Aims. We considered the role of drink size in determining average daily consumption among groups at risk for Fetal Alcohol Syndrome.
Design. In-person hour-long interviews gathered cross-sectional retrospective data about drinking before an index pregnancy.
Setting. Subjects were recruited at public clinics in Los Angeles and the San Francisco Bay area. To reach those not necessarily seeking prenatal care, community outreach in the same urban areas was undertaken.
Participants. Three hundred and twenty-one pregnant women were interviewed: 102 Native Americans, 185 African Americans, and 34 Caucasians.
Measurements. Volume of drinking prior to pregnancy was assessed using the graduated frequency series, which asks respondents to specify their drinking in terms of standard drinks. Using vessel models and photographs, respondent-defined drink sizes were then determined, and volume was recalculated accordingly.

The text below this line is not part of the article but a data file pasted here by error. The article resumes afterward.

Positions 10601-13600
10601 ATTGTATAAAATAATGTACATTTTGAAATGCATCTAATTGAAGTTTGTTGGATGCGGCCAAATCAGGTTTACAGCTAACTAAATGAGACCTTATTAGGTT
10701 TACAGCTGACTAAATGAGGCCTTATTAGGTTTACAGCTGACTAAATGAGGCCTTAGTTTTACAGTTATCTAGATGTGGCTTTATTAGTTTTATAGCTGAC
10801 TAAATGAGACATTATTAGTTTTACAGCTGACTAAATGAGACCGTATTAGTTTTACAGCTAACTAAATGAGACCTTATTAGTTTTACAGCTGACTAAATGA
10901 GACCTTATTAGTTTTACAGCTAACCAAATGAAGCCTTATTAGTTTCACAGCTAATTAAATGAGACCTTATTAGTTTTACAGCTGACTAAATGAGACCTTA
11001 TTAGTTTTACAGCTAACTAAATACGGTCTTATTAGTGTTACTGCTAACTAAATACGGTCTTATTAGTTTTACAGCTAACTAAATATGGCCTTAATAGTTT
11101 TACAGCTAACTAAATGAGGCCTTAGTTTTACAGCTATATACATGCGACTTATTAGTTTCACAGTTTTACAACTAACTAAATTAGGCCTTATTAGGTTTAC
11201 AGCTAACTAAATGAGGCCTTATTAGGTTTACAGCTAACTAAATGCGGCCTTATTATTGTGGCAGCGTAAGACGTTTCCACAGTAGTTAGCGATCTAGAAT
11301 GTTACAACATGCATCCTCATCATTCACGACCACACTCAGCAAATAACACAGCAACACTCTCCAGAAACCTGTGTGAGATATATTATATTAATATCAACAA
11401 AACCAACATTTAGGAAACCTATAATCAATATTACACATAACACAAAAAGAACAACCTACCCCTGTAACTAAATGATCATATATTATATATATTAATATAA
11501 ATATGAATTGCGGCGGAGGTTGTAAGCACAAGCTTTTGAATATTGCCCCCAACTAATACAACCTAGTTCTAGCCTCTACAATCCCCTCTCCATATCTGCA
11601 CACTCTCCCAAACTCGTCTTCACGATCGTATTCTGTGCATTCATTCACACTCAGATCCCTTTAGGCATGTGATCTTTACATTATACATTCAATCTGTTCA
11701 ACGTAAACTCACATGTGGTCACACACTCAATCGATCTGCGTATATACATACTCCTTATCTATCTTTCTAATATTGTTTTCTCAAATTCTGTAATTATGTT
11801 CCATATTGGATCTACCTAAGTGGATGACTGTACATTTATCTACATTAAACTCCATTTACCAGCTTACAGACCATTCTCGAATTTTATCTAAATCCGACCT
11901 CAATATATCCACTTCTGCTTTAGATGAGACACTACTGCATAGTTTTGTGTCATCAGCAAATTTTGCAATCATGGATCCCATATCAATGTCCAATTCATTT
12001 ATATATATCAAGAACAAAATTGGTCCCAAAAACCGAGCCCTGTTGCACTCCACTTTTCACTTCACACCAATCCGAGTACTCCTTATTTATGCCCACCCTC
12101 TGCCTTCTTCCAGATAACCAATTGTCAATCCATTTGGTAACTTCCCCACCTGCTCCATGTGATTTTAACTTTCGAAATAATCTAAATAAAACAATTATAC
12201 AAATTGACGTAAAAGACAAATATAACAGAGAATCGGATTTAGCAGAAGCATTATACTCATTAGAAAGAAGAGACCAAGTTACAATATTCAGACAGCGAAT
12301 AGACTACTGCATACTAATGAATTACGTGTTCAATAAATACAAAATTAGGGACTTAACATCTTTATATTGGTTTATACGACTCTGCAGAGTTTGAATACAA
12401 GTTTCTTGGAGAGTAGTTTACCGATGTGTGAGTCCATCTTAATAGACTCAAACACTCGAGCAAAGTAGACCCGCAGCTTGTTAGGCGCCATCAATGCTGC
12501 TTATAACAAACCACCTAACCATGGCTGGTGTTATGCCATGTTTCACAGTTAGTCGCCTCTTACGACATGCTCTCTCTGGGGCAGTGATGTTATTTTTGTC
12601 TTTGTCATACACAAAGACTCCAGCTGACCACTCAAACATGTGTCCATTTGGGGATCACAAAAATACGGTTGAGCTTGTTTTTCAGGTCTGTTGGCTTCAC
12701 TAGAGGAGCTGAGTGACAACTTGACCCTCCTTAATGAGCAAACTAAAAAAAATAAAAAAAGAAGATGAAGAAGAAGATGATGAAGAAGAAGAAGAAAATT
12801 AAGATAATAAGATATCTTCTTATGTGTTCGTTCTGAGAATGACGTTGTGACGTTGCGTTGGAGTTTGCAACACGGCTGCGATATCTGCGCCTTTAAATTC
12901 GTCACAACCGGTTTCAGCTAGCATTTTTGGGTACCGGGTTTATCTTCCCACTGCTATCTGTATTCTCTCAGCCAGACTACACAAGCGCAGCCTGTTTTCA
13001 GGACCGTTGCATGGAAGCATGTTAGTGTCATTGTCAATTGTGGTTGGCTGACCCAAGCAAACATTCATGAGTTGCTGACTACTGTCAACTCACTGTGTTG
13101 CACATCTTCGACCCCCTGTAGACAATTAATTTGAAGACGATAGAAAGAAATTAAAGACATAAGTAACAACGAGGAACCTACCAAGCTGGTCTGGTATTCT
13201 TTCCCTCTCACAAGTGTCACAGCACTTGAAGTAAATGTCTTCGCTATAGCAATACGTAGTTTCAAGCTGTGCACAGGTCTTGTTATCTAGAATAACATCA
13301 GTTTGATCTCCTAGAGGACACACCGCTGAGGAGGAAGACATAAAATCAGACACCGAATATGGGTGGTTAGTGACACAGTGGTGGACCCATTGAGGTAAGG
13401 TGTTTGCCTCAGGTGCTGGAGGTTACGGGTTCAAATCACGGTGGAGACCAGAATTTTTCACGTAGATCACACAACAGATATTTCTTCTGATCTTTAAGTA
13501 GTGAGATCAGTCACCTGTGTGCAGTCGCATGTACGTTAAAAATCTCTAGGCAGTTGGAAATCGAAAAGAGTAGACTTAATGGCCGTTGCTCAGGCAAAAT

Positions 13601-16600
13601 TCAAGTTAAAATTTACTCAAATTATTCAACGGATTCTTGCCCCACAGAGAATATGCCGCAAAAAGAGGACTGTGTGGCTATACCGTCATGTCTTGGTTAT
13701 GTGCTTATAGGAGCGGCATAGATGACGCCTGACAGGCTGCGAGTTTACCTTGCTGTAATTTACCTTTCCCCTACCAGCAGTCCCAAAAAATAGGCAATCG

Findings. For most beverages, the difference in milliliters between self-selected drink size and a standard size drink was significant, with the mean self-selected drink sizes ranging from 49% above the standard size (for beer) to 307% above the standard size (for spirits). For women whose pre-pregnancy average daily volume (ADV) was at the risk level of ≥ 1 standard drink per day, ADV increased from four to almost 10 standard drinks per day when self-defined drink sizes were instead considered. Similarly, for women having three or more standard drinks a day, their daily dose of ethanol increased from 57 g to 153 g of ethanol per day.
Conclusions. If risk levels have been based on underestimates that assume women with alcohol-affected infants had standard drink sizes, then true risk levels may be higher than previously thought. Related, risk drinkers presenting at prenatal clinics may be missed if screening protocols do not ask about drink size.